These are contractual relationships that are negotiated on a case-by-case basis. However, the going base rate is typically between $40,000 and $75,000. But Hanson, who works as a surrogacy advocate and has helped arrange about 1,500 of these deals, says she’s seen base pay as high as $125,000 and as low as $25,000.
Normally, payments are made on a regular schedule, with the first payments starting when the surrogate goes on medication to facilitate the IVF procedure. Final payments are usually made within 10 days of the birth.
Who pays the expenses involved?
This is also governed by contract, however it’s typically the intended parents and the agencies that represent them. But, since these expenses are substantial and can start even before you strike a legally-binding deal, it’s important to ask financial questions upfront.
For instance, women typically need to go through a doctor’s examination and blood tests before they can be qualified to be a surrogate. These expenses — and a stipend to compensate the potential surrogate for the inconvenience — are usually shouldered by the agency seeking surrogate services.
Other expenses include travel to meet the intended parents — and the intended parents’ In Vitro Fertilization doctor. Surrogates are also compensated for lost wages both during and after the pregnancy, as well as for incidentals, such as maternity wear, as well as for the cost of health insurance and deductibles.
Notably, because the surrogacy agreement is a legal contract, both surrogates and intended parents are typically represented by attorneys. This expense is also shouldered by the prospective parents.
What if the surrogate miscarries?
Normally, payments will stop at miscarriage. But all the payments made until that point are the surrogate’s to keep.
In some cases, the prospective parents will ask the surrogate to try again and the agreement will be updated.
What’s the downside to being a surrogate?
Pregnancy can be uncomfortable under the best of circumstances. However, IVF pregnancies are even more so, requiring regular shots, surgical implantation of the egg, as well as additional medical monitoring. Some women also suffer with hormonal and emotional swings both during and after pregnancy.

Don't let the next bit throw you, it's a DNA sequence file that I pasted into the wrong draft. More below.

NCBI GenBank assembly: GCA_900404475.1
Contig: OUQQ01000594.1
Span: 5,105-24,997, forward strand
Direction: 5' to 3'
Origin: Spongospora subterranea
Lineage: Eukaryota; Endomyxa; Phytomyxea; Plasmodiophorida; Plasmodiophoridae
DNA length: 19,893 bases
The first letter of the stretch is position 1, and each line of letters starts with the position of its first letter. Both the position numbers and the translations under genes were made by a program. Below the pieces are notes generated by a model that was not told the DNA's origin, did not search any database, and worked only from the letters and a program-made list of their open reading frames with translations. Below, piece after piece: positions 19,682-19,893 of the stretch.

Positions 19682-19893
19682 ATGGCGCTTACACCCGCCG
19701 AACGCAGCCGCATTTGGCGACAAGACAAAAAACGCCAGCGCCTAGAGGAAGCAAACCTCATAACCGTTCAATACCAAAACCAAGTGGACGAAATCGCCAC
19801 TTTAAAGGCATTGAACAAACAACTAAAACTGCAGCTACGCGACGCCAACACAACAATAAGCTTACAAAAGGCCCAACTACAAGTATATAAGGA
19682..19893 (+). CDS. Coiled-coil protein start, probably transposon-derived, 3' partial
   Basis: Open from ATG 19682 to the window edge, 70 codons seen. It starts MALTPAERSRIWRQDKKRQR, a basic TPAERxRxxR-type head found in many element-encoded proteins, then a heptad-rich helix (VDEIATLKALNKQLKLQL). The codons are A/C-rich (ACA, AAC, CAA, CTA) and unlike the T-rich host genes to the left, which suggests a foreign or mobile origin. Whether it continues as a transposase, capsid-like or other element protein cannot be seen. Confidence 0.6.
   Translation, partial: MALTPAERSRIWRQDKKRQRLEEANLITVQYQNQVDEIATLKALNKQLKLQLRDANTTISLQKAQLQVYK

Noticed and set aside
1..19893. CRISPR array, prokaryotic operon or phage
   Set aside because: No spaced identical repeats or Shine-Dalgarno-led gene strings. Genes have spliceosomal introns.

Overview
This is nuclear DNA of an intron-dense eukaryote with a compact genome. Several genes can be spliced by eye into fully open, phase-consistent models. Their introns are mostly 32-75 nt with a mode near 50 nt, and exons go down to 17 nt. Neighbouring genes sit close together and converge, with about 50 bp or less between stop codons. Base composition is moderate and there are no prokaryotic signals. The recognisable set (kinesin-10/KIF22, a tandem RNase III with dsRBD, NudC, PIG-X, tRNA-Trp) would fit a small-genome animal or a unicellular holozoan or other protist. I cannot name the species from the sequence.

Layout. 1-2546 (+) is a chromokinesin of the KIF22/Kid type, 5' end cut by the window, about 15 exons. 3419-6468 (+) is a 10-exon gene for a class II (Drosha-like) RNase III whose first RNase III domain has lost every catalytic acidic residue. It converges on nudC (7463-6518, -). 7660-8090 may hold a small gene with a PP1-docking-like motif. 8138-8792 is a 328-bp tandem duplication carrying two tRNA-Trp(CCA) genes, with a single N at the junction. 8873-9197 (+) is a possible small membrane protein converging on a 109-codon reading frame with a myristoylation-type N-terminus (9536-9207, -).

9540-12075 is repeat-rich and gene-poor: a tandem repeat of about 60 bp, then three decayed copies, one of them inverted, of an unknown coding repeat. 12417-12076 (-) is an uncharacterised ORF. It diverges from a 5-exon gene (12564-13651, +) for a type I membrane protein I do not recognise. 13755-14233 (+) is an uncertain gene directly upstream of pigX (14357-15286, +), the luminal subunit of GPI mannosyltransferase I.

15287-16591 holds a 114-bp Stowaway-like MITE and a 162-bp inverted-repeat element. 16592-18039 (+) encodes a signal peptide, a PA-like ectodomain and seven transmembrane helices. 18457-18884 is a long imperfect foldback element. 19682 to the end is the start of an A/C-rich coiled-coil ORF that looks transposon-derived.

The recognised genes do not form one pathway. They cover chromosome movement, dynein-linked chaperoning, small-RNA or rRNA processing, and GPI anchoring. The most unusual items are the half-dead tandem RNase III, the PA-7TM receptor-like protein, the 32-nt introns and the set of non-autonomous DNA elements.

This is one of the reasons that most agencies will disqualify you from surrogacy, if you have never been a mother. Having been through the experience before prepares you, at least to a degree, for the surrogate experience ahead.
How do I find prospective parents to become a surrogate?
There are literally dozens of agencies operating all over the country that actively seek women willing and able to be surrogates. Some worth considering are:
ConceiveAbilities, one of the oldest surrogacy agencies, is our top choice. (This site also arranges egg donations for prospective parents. Pay to egg donors starts at $10,000.) What makes ConceiveAbilities stand out is that the site is extremely transparent about the process and even offers an estimated pay calculator for surrogates. The pay calculator takes into account where you live, whether you’ve done this before, and what you earn from your day job. When we tested the tool, it projected pay ranging from $67,000 to $80,000.
Pinnacle Surrogacy arranges for surrogates for parents from around the world. The site says pay packages for first-time surrogates typically range from $50,000 to $60,000. Seasoned surrogates earn more.
Hanson also offers an advocacy service called Surrogacy.is, where she helps potential surrogates find an agency that will suit them.
What else should I consider before becoming a surrogate?
Once you’re qualified to become a surrogate, you’re likely to get multiple offers from prospective parents. It’s tempting to take the offer that provides the most compensation. But make sure you consider the chemistry between you and the intended parents. Also talk about your expectations — and theirs — to make sure you agree on how you’d like things to go.
Nine months can be a very long time, if the surrogate and the intended parents don’t see eye to eye, Hanson says.